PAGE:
Mother’s Day is observed in different forms throughout the world.
Have you ever wondered how we came to celebrate mothers, with a day devoted specifically to them?
I have, being a mother myself, and in my professional life I’ve spent much time sourcing gifts, taking orders, creating and delivering beautiful things for other mothers, all in support of their special day. Let me share with you some of what I’ve learned.
Originally, Mothering Sunday was celebrated by Catholic and Protestant Christians in some parts of Europe, mostly the UK and Ireland, falling on the 4th Sunday of Lent.
Mothering Sunday was also known as Refreshment Sunday because the fasting rules for Lent were relaxed that day.
It was a day when children, usually daughters, who had gone away to work as domestic servants, were given a day off to visit their families and mothers. It was quite common in those days for children to leave home for work once they were ten years old!
In the 16th century, most Sundays in the year churchgoers in England worshiped at their nearest parish or 'daughter church’. Inevitably, the return to the 'mother' church became an occasion for family reunions when children who were working away as domestic servants and apprentices returned home. So each year in the middle of Lent, everyone would visit their 'mother' church - the main church or cathedral of the area.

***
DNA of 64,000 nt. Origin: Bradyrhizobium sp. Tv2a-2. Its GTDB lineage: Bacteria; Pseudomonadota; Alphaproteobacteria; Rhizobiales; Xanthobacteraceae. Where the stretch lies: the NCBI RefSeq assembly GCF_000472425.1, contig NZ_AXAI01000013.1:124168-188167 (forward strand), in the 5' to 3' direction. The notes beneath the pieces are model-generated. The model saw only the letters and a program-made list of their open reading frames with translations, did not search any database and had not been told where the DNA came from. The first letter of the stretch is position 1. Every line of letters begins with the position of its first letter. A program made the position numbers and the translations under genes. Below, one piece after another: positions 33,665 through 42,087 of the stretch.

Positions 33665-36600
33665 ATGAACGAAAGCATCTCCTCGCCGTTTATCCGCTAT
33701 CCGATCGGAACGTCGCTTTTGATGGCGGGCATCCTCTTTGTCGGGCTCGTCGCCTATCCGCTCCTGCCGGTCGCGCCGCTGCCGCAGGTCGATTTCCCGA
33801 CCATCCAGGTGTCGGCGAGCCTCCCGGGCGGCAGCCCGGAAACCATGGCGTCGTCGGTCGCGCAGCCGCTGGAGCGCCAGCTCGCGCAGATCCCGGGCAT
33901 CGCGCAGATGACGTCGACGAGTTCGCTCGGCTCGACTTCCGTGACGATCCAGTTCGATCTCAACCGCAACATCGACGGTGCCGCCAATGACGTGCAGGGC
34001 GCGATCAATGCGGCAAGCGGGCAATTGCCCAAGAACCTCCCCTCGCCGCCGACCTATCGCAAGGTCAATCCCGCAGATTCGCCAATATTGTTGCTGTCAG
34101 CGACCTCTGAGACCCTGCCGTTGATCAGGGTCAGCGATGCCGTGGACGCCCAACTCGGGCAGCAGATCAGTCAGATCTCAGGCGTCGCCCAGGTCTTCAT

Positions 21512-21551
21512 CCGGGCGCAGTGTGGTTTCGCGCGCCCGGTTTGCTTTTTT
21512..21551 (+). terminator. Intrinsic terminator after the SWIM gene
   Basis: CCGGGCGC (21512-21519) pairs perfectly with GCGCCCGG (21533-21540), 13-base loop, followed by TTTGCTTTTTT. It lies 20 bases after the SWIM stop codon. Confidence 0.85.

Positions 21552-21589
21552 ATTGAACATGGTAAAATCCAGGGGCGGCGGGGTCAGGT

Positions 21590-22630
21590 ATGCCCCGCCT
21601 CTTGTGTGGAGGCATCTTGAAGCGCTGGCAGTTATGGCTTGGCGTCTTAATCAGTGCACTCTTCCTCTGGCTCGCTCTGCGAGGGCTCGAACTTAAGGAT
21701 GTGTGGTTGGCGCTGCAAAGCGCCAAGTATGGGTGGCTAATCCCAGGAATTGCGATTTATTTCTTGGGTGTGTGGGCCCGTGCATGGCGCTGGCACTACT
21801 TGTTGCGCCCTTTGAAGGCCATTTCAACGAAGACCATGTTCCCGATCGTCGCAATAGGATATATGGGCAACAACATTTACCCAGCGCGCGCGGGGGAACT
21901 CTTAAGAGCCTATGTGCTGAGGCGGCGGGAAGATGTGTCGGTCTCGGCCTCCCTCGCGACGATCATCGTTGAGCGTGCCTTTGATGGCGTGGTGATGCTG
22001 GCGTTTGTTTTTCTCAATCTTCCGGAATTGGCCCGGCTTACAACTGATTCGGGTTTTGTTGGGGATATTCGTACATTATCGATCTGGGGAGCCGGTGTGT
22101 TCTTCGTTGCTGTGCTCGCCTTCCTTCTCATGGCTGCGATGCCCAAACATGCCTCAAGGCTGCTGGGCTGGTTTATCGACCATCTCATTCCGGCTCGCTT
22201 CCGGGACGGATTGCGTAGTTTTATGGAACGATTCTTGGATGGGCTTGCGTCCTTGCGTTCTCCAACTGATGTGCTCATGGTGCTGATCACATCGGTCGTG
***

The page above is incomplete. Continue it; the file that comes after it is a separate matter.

Historians say that the returning children, as they walked home along the country lanes, would pick wild flowers or violets to take to church or give to their mother as a small gift.
The North American incarnation of Mother's Day was created by the childless Anna Jarvis in 1908 to honour her own hardworking mother, Ann.
It became an official U.S. holiday in 1914 celebrated on the second Sunday of May - although Ms. Jarvis later renounced the holiday due to her feeling that the event was becoming over-commercialized.
“Mothers need to be celebrated!” President Woodrow Wilson proclaimed May 9, 1914. He asked Americans on that day to give a public "thank you" to their mothers and all mothers for their love and care of their families.
Presently, Mother’s Day gifts can include a sweet card, maybe breakfast in bed, lunch out, a posy, or some chocolates to say “Here’s to you Mom!”